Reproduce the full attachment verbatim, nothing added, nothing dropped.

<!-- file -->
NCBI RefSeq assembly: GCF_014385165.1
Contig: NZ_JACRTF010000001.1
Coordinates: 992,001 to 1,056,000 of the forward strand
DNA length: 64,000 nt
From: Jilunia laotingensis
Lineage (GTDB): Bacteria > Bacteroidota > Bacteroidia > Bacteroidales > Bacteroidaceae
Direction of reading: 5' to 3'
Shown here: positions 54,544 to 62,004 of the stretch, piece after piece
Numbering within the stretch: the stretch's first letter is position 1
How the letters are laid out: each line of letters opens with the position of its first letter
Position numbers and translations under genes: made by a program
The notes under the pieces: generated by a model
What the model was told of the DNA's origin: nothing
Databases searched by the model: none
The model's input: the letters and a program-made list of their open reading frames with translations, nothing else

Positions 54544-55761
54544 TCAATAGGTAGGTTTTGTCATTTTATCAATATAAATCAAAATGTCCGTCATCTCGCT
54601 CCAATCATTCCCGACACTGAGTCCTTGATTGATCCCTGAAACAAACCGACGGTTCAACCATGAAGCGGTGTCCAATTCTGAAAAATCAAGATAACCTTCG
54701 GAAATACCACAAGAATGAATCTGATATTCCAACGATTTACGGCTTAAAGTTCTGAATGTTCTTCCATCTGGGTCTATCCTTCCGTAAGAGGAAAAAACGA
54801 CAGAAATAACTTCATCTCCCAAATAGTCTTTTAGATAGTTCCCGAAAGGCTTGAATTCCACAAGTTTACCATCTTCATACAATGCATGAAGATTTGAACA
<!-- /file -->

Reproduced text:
NCBI RefSeq assembly: GCF_014385165.1
Contig: NZ_JACRTF010000001.1
Coordinates: 992,001 to 1,056,000 of the forward strand
DNA length: 64,000 nt
From: Jilunia laotingensis
Lineage (GTDB): Bacteria > Bacteroidota > Bacteroidia > Bacteroidales > Bacteroidaceae
Direction of reading: 5' to 3'
Shown here: positions 54,544 to 62,004 of the stretch, piece after piece
Numbering within the stretch: the stretch's first letter is position 1
How the letters are laid out: each line of letters opens with the position of its first letter
Position numbers and translations under genes: made by a program
The notes under the pieces: generated by a model
What the model was told of the DNA's origin: nothing
Databases searched by the model: none
The model's input: the letters and a program-made list of their open reading frames with translations, nothing else

Positions 54544-55761
54544 TCAATAGGTAGGTTTTGTCATTTTATCAATATAAATCAAAATGTCCGTCATCTCGCT
54601 CCAATCATTCCCGACACTGAGTCCTTGATTGATCCCTGAAACAAACCGACGGTTCAACCATGAAGCGGTGTCCAATTCTGAAAAATCAAGATAACCTTCG
54701 GAAATACCACAAGAATGAATCTGATATTCCAACGATTTACGGCTTAAAGTTCTGAATGTTCTTCCATCTGGGTCTATCCTTCCGTAAGAGGAAAAAACGA
54801 CAGAAATAACTTCATCTCCCAAATAGTCTTTTAGATAGTTCCCGAAAGGCTTGAATTCCACAAGTTTACCATCTTCATACAATGCATGAAGATTTGAACA